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Detroit’s Island Jewel: A Tour of Belle Isle Park

Belle Isle postcard courtesy of Detroit Historical Society

Belle Isle postcard courtesy of Detroit Historical Society

Belle Isle Park is Detroit’s island jewel. The city-owned and state-operated park is the largest of its kind in the country, at 1.5 square miles. Its five miles of breezy shoreline, its winding street ways, parks, beaches and architectural treasures have made it a recreational haven to Metro Detroiters for more than 100 years.

As part of the 2016 AASLH/MMA Annual Meeting, the Detroit Historical Society will provide a bus tour of the island. “Detroit’s Island Jewel: A Tour of Belle Isle Park” will take place from 1:30-5:30 pm on Friday, September 16. In addition to hearing more about the island’s history, tour participants will stop for visits at many of the island’s attractions.

Before European settlement, the park was known as Wahnabezee, meaning “Swan Island,” by the Anishinabeg peoples who lived, traded and hunted in the area.  After the French settled the area in 1701, the island became known as “Hog Island,” due to the ongoing snorts of large pigs and other livestock kept there.

 

James Scott Memorial Fountain on Belle Isle

James Scott Memorial Fountain on Belle Isle

The island moved through several French, British and American owners until it was purchased by the City of Detroit in 1879. The city retained the name “Belle Isle,” its moniker since 1845 when picnickers named it after Miss Isabelle Cass, daughter of Governor Lewis Cass.

The city hired famed landscape architect Frederick Law Olmsted, and his park plan stressed minimalism. He left the swamps and the small forest at the eastern edge, and added a small beach and one major thoroughfare through the island’s center. His plan stressed that any development on the island was both expensive and generational. He believed that natural settings were timeless and cheaper to maintain. He warned that placement of “dance houses, race tracks, museums, collections of zoology,…and horticulture exhibits can be better placed elsewhere.”

 

Belle Isle postcard courtesy of Detroit Historical Society

Belle Isle postcard courtesy of Detroit Historical Society

Meanwhile, city leaders adopted the philosophy of the City Beautiful movement, which promoted natural beauty as a way to encourage moral and civic virtue. They felt that beautification efforts would increase the quality of life for urban residents and, therefore, promote a harmonious social order. As a result, Detroit’s leaders quickly abandoned most of Olmsted’s plan, instead constructing a series of buildings that included a botanical conservatory (1904), an aquarium (1904) a multipurpose “casino” building (1908), and a zoo (1909.)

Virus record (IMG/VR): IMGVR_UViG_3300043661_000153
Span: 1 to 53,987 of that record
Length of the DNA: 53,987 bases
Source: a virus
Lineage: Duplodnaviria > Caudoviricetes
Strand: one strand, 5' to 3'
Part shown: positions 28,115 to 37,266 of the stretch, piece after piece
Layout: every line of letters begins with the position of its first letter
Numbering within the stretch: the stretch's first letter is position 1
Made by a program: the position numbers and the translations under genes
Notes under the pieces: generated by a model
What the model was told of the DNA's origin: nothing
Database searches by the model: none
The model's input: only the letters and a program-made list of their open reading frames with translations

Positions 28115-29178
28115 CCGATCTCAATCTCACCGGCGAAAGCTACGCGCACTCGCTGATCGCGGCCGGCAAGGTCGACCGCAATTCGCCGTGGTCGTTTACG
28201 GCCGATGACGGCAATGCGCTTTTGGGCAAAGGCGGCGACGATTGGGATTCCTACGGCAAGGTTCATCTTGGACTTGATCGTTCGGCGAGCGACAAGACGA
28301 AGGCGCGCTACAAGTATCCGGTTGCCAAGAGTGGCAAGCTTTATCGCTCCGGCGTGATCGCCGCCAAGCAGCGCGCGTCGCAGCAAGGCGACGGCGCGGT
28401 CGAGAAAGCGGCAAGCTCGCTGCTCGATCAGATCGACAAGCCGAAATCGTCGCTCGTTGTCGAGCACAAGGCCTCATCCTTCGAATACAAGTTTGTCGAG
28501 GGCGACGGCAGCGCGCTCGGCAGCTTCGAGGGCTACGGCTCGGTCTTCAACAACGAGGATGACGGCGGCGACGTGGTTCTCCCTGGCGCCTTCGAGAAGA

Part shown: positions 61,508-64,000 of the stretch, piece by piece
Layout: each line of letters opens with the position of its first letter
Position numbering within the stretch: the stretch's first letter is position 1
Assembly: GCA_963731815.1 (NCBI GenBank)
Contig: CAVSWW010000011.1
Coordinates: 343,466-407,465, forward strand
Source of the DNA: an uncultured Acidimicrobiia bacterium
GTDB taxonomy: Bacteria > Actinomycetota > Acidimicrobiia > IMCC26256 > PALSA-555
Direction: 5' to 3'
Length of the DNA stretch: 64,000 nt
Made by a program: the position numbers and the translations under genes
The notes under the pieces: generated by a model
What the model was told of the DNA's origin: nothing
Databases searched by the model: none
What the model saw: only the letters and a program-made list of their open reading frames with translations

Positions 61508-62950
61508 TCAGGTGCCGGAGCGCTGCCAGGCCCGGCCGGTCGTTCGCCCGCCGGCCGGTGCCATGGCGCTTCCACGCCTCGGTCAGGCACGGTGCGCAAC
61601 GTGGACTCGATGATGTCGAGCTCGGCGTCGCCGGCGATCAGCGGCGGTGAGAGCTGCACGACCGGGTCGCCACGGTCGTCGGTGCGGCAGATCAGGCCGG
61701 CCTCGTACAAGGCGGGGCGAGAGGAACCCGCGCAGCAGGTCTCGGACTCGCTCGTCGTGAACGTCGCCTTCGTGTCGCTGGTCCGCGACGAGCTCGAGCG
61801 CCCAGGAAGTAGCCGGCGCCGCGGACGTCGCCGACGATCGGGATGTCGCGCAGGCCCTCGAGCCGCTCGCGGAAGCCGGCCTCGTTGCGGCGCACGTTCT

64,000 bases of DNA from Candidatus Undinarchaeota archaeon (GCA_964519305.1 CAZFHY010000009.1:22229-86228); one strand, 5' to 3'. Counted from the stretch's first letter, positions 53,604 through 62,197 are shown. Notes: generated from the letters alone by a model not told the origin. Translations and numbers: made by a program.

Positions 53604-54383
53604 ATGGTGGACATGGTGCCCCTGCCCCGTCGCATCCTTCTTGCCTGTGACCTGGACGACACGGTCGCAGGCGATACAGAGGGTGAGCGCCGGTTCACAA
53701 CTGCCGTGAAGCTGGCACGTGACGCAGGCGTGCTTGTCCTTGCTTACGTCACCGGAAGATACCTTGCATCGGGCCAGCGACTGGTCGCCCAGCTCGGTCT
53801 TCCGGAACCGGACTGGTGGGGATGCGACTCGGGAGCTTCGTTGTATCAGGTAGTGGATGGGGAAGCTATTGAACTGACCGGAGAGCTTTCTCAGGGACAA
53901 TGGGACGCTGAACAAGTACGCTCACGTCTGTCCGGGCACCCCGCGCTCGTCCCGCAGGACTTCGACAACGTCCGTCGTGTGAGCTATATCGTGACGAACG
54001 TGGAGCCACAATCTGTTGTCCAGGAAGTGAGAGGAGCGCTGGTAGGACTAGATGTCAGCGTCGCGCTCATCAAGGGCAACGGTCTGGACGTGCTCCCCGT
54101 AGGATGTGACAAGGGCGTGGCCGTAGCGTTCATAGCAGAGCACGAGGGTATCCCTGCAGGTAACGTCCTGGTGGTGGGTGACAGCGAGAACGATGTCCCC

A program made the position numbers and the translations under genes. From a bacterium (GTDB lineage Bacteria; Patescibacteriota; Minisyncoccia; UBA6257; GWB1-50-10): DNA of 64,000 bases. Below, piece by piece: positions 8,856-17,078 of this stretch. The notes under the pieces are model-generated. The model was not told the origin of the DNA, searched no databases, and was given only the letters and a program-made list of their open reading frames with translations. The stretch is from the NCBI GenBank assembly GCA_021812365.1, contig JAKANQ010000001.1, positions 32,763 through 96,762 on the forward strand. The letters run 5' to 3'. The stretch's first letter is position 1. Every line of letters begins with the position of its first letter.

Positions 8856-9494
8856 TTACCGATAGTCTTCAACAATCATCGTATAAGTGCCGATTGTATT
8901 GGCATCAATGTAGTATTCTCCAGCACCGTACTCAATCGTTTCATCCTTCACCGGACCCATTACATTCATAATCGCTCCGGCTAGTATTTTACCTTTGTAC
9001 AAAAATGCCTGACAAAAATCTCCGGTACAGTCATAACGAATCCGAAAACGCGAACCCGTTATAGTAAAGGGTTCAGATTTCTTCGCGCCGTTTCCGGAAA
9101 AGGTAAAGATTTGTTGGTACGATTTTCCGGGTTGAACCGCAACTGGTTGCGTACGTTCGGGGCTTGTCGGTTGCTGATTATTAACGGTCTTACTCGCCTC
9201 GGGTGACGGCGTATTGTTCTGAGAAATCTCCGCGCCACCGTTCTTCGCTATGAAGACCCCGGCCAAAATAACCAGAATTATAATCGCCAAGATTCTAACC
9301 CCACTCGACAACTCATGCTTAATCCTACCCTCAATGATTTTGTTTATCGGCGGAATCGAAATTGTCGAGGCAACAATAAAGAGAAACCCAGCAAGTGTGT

In 1925, the impressive James Scott Memorial Fountain on the park’s western end was completed. A gorgeous work of white marble and Pewabic tile by architect Cass Gilbert, the fountain’s ornate marble base, relief statues and brass fixtures depict aquatic life and the early settlers of Michigan.

During Prohibition, Belle Isle was a prime location for the smuggling of illegal Canadian booze into the United States. In fact, Detroit police developed the nation’s first police radio on the island in 1928, in an attempt to track and capture smugglers.

 

Conservatory on Belle Isle ca. 1910

Conservatory on Belle Isle ca. 1910

Despite its founders’ intentions, the island was not always a sanctuary that promoted social order. During World War II, Belle Isle was a refuge from the overcrowding in the city, due to an influx of war workers. A riot stemming from racial tensions erupted here in 1943 when a fist fight on the bridge to the island spilled onto the streets of Detroit. Over three days, residents looted, overturned cars, set fires, and attacked each other. When it ended, 1,800 people had been arrested and 13 people had died.

In the second half of the 20th century, Belle Isle became a prime recreational spot for Detroiters. Picnics and family reunions during the day and “cruising” the island on warm summer nights became favorite pastimes.

 

William Livingstone lighthouse at Belle Isle Park

William Livingstone lighthouse at Belle Isle Park

Since 1992, Belle Isle has hosted, during select years, the Detroit Grand Prix and other world-class Formula One and Indy Car racing. The island has also been home to the American Power Boat Racing’s Challenge Cup race. Known as the Gold Cup to Detroiters, it is the oldest active trophy in all motorsports.

In 2014, the City of Detroit entered into a 30 year lease agreement with the State of Michigan, and Belle Isle became the state’s 102nd state park.  Since then, the state has made millions of dollars of improvements to the island. Today, visitors can picnic, swim at a large public beach, canoe or kayak, and visit the attractions such as the Dossin Great Lakes Museum, the Anna Scripps Whitcomb Conservatory and the Belle Isle Nature Zoo.

For more information on tours, events, workshops, and sessions at the 2016 AASLH/MMA Annual Meeting in Detroit, download the Preliminary Program. This year’s Annual Meeting will be held at the Cobo Convention Center in Detroit, Michigan from September 14-17. Learn more & register on the Annual Meeting homepage

 

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